I love grazing food…the sort of food that you put on the table at the beginning of the evening and people just help themselves to. I also love nibbles, dips and platters. They look amazing, tasty and generous and allow you to sit back and enjoy drinks with your friends rather than running backwards and forwards. Faffing….Stew loves it when I faff 😉 …..”Will you just sit down!!!”
This evening nibble is perfect for preparing in advance, making it great when friends come over. The breads freeze well, the dukkah stores well in a sealed container and the oil is quick to prepare (or just use extra virgin olive oil) for those impromptu, ‘oh stay for a drink’ moments.
Dukkah, is an Egyptian spice and nut mix, that is commonly eaten with flat breads or served over cut tomatoes. I love it with bread and oil, but also like to dip hard boiled eggs into it. Not sure that is at all authentic but it does taste good 😉
I visited Egypt when I was 17, my Dad and I went for a weeks scuba diving holiday in the Red Sea. I have four resounding memories of the food during that week, the flat breads, ‘dinner’ style breakfasts, the amazing selection of salad and grilled meats on offer and a very scary drive in a taxi van, with no door, to eat the most delicious pizza on a roof top terrace. These little flat breads were always on offer, I never saw them being cooked but I know they are traditionally baked in a clay oven, that isn’t something I can recreate here, although I suspect a pizza oven may give you a similar effect. But I don’t have one of them either 😉 so will stick with my method, which I think works very well.
The garlic oil is great and turns dipping any bread into oil a treat. (I love bread dipped in oil 😀 ) Although tasty the garlic oil isn’t essential….especially if you aren’t making your own as shop bought garlic oil has a strange metallic edge. A good quality olive oil, straight from the bottle works well. Lemon oil is also a good option. I only make the oil in small quantities to be used on the day it is made, as I read an article about home-made garlic oil and the risk of botulism. Before I read that I used to make it and store it for months…. 😳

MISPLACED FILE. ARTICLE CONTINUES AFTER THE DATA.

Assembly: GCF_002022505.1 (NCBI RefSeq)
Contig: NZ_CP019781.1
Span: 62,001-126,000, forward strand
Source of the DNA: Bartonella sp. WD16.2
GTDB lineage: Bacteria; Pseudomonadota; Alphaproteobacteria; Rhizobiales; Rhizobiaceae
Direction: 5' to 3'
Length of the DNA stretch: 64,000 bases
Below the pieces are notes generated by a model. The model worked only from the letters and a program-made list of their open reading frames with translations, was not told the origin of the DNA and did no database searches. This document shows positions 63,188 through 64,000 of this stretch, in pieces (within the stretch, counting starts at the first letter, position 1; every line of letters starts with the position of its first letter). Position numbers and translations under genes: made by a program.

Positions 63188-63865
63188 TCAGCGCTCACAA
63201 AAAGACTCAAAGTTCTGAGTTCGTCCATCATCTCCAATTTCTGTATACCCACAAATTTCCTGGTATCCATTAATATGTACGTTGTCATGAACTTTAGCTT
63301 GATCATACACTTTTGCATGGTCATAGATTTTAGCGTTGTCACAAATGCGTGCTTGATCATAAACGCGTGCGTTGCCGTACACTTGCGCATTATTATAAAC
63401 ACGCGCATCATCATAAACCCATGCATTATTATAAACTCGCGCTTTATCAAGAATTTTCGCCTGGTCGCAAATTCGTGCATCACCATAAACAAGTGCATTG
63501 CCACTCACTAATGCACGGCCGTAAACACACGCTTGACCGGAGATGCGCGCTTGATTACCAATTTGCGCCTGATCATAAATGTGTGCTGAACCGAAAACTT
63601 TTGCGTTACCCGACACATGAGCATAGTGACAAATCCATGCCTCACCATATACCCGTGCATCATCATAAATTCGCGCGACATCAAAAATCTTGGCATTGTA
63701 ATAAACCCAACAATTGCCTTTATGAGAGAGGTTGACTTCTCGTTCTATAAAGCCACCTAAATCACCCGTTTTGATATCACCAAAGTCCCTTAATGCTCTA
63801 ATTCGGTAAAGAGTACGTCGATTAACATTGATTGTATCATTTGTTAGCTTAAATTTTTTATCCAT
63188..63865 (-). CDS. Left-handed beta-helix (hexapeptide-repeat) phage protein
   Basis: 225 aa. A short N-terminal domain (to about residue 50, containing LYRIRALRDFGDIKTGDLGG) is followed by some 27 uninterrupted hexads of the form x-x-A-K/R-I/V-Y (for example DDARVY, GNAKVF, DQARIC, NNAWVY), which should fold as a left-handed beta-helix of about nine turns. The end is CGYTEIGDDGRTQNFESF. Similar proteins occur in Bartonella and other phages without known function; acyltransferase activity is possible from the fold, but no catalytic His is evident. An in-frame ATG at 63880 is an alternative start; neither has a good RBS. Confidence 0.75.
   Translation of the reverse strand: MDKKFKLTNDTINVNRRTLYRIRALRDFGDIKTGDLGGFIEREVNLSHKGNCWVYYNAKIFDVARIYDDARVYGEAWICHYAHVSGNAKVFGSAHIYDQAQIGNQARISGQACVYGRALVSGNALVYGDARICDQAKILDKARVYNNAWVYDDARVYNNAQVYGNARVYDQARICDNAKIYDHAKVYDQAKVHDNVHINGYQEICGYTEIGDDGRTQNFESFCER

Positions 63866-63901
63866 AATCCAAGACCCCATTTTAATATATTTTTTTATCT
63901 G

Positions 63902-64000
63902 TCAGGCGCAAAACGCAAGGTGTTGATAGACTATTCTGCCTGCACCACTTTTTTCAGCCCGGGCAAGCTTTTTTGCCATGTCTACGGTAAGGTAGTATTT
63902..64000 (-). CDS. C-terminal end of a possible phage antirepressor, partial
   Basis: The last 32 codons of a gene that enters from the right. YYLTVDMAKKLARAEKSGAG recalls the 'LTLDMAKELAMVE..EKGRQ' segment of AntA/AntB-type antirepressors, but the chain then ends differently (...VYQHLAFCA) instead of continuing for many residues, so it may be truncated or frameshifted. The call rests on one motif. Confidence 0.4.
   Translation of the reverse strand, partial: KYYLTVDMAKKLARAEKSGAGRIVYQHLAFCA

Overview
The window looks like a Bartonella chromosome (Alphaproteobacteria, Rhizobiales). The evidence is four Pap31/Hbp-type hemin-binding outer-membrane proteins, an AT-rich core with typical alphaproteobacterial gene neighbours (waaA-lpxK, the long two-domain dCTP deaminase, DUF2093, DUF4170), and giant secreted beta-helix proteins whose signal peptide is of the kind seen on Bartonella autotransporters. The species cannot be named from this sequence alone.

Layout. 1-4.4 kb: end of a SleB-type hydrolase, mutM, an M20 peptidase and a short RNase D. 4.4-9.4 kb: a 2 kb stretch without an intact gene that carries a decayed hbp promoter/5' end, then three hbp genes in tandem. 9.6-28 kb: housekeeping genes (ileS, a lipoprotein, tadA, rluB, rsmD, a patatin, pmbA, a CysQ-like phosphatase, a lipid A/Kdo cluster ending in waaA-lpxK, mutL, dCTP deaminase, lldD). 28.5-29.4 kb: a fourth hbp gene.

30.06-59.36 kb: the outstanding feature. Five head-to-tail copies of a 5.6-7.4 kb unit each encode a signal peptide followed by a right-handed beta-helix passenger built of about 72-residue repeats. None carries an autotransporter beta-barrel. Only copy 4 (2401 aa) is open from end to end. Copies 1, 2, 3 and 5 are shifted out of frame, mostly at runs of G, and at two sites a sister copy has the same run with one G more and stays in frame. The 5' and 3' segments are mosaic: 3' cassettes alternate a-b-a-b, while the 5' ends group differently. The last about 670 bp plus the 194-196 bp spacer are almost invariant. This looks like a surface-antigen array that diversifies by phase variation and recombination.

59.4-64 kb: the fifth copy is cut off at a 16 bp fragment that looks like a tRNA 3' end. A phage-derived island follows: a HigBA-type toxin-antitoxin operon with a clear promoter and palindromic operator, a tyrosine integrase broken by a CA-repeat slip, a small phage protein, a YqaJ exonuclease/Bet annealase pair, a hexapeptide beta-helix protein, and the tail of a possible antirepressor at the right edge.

For the Dukkah
- 100g almonds
- 30g peanuts (unsalted)
- 80g sesame seeds
- 3 tsp coriander powder
- 2 tbsp cumin powder
- 1 tsp salt
- 1 tsp dried thyme
- 1/2 tsp chilli flakes (optional)
- 1/2 tsp cracked black pepper
- Place the almonds in a food processor and grind to a very rough consistency. Add the peanuts and blitz until the almonds are quite fine and the peanuts are chopped.
- Mix the nuts with the sesame seeds and spices. Add the pepper and chilli to taste.
For the Bread
- 1 teaspoons dry yeast
- 300ml lukewarm water
- 300g whole wheat flour
- 1/2 tbsp salt
- 1 tbsp oil (plus more to grease the bowl)
- Mix together the water and yeast with 150g of the flour set aside for 15 minutes. (Best to do this in a large bowl)
- Add the oil to your yeast mix and stir gently.
- Add the remaining flour a little bit at a time, string after every addition. By the end you should find the mixture is stiff and hard to stir.
- Transfer the mixture to a board and knead until smooth.
- Pour a small amount of oil into the bowl and place the dough back in, turn it it has a coating of oil over it.
- Cover with a tea-towel or cling wrap and leave to prove for 2 hours.
- Punch back your dough, transfer to your board and cut in to 8 equal pieces (I do this by cutting it in half, then cutting each half in half and so on until I have 8 pieces)
- Flatten each ball of dough into a rough circle (about half a cm thick) and leave to rest whilst the oven heats up.
- Pre-heat your oven to the hottest setting and place a pizza stone or baking sheet in the oven to heat up.
- Place 4 breads (or how ever many you can fit on your sheet) into the oven and cook for 4 minutes until puffed up. Repeat until all your breads are cooked.
- At this point you can freeze them, well wrapped, for up to 3 months. I just defrost and re-heat in the toaster.
- Or just cut in half and serve.
For The Oil
- 125 ml Extra Virgin Olive Oil
- 4 cloves of garlic (peeled)
- Place the garlic and oil in a pan and gently heat the oil for 2 minutes.
- Take the pan off the heat and allow to cool.
- Serve on day of preparation.
Alternatively if you are looking for a quick garlic oil, crush the garlic directly into cold oil and serve immediately. I would suggest adding the garlic one clove at a time as the flavour will be much stronger with this method..